GJ: I don’t think so. But as an investment company, you have to learn how to minimize the risks and find the better exit strategy. It goes back to the basics. What is the demand? How much will it cost? What is the business model? And, of course, as Michael is from New York, he is closer to opportunities there. If we have an idea that solves a problem, it applies to anywhere that has the same problem and is more likely that Brazil and U.S. have lots of same problems and ways they like to solve it….And the potential to gain in a internet market as big as U.S. is huge.

VB: What are some examples of cross-border collaborations you model yourself after? [Fotolog is a] photosharing startup from New York that became really famous in Brazil and ended up being acquired by a French group for a good sum. So, this is our narrative at Socialsmart. There are opportunities to invest in Brazil and make the exit on other markets because if one service works here, there is more chances it is going to work in Europe and U.S. too, while the truth is not the same in India and China.

VB: Why do you see the markets in China and India as so different from Brazil?

GJ: The Brazilian culture is much closer to Europe and U.S. If you make a photo sharing service, like Flickr, and it works here, there is a lot of chance that its gonna work on bigger markets like Europe and the U.S.,

while the culture in India and China is much more different.

VB: I saw that you made an app for Flickr how did that come about and how has it been received?

GJ: People who use it love it… and as Flickr is a niche product, they don’t want to be another Fotolog. The app is reaching the right target here in Brazil. They want to stay focused on more professional photos, not personal “teenager” ones, so everybody who is the target of the app knows about it, uses it and loves it.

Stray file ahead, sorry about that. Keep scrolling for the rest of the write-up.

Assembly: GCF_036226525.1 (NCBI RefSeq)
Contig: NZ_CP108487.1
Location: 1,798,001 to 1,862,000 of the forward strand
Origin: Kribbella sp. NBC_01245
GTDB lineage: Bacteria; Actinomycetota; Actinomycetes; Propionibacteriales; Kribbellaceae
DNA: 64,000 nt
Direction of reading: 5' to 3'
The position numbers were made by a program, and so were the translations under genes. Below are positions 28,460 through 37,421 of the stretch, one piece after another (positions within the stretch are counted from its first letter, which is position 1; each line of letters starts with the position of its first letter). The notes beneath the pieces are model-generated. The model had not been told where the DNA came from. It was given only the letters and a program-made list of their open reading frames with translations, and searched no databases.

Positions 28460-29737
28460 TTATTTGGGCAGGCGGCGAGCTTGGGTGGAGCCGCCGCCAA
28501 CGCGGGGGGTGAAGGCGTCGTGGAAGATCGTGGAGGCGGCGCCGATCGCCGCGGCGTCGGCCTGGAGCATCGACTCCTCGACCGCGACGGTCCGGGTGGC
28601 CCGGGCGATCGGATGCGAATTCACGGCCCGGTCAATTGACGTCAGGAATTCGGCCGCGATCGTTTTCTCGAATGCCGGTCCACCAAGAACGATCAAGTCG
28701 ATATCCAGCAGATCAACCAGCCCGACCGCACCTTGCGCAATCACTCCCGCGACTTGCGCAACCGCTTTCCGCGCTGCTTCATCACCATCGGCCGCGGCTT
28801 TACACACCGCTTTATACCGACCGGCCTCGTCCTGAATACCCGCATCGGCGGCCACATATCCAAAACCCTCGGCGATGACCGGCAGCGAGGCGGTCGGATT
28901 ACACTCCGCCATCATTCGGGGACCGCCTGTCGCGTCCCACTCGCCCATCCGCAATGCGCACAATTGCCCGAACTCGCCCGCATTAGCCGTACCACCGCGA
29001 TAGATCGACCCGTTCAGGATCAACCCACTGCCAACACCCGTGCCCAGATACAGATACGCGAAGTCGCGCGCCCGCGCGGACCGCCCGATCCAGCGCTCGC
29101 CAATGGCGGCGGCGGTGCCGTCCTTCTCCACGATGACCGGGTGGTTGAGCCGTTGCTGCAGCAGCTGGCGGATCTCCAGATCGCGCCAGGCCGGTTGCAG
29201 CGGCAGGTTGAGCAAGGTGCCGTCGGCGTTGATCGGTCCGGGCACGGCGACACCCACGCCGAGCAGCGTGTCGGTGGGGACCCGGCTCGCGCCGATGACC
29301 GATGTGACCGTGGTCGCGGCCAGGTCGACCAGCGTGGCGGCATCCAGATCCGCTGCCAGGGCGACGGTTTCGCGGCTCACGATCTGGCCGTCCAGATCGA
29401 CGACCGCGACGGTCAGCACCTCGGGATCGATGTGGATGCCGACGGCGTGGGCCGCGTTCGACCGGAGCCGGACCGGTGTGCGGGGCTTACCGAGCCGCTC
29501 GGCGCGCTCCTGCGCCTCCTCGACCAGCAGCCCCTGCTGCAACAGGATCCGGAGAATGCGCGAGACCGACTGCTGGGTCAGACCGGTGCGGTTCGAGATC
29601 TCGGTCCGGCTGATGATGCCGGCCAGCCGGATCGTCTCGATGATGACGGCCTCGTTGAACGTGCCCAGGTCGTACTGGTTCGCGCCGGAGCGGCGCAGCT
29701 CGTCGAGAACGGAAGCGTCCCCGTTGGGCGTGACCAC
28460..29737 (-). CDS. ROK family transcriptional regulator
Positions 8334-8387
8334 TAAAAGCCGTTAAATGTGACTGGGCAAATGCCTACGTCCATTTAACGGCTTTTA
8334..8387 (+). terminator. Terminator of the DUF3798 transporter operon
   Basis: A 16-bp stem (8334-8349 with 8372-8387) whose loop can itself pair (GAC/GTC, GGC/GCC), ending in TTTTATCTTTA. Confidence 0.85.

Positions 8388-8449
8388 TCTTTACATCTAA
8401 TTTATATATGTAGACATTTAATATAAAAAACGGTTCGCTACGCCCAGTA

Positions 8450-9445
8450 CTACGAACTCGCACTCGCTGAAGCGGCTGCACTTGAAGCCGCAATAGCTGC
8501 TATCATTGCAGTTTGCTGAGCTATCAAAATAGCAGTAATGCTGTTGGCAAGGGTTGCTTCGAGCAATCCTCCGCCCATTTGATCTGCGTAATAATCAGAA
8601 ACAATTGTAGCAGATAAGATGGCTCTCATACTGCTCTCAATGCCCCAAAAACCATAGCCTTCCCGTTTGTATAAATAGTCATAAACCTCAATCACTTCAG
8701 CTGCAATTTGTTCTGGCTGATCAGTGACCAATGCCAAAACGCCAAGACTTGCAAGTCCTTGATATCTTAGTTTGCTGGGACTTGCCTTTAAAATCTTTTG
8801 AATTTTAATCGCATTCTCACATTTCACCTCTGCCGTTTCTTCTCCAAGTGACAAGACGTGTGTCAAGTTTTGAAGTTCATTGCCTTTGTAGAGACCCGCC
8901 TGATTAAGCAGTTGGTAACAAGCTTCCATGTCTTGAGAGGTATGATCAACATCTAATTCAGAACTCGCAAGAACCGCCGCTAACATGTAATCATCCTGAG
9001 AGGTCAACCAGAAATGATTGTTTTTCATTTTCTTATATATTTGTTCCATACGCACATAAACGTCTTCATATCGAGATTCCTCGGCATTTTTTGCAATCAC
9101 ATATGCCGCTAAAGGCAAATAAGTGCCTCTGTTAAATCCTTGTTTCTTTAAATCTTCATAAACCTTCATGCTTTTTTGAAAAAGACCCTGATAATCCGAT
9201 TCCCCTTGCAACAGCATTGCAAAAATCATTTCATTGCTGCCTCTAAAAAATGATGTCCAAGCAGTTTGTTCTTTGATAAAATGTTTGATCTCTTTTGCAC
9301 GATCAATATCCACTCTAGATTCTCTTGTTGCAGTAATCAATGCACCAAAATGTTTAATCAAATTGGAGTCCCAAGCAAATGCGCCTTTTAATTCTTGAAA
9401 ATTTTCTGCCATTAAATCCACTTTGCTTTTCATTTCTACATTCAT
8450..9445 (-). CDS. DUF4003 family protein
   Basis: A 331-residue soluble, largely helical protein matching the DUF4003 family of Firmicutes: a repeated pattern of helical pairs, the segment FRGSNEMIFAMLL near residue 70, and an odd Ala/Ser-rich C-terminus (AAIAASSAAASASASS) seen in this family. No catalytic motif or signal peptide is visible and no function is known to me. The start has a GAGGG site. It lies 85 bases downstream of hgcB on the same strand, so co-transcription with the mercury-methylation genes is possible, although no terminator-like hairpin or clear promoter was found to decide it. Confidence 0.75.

VB: You’re also doing work with some of the major portals in Brazil, like Universe Online. Tell me what that collaboration looks like.

GJ: We are doing Orkut apps that drive traffic for the portals, mostly using some ludic features and titles of news and content with it, linking to the content itself of course so, we did a soccer app to drive traffic to news about soccer. Portals learned a lot with Orkut. When they saw that market was already taken they all tried to do an Orkut-like [social network] and leverage their audience power to win, but social networks are not like that. They don’t want to lose again now with the social apps audience. They know Facebook apps summed are making more money then Facebook itself.

VB: It sounds like you have been some pretty good traction with the concept of social ads. Can you talk about any resistance you have come up against and how you counter it?

GJ: Social ads in Brazil are just beginning, and we are evangelizing about that. Agencies, and even social media agencies — that were mostly focused on blogs here — don’t know what a social app is, what can be done, what is the potential audience, how much it costs… nothing. We are teaching the market about that. And in that process we are doing great cases with big players. For instance, we did a social e-commerce app with a Brazilian PayPal-like company. It’s just like what Facebook has done, and the Wall Street Journal said it is the most innovative thing of this year. We did it several months before them and before knowing they would do it.

VB: Is there anything you are working on that hasn’t been released that you can discuss?

GJ: We are looking forward to work with new technologies that enable us to work with the social graph made in the social networks outside of them we call it “data portability.” Technologies such as Facebook Connect and Google FriendConnect are just scratching the surface of what can be done when you have the connections between the users as a whole new layer on the internet that can be used on any application or web site content.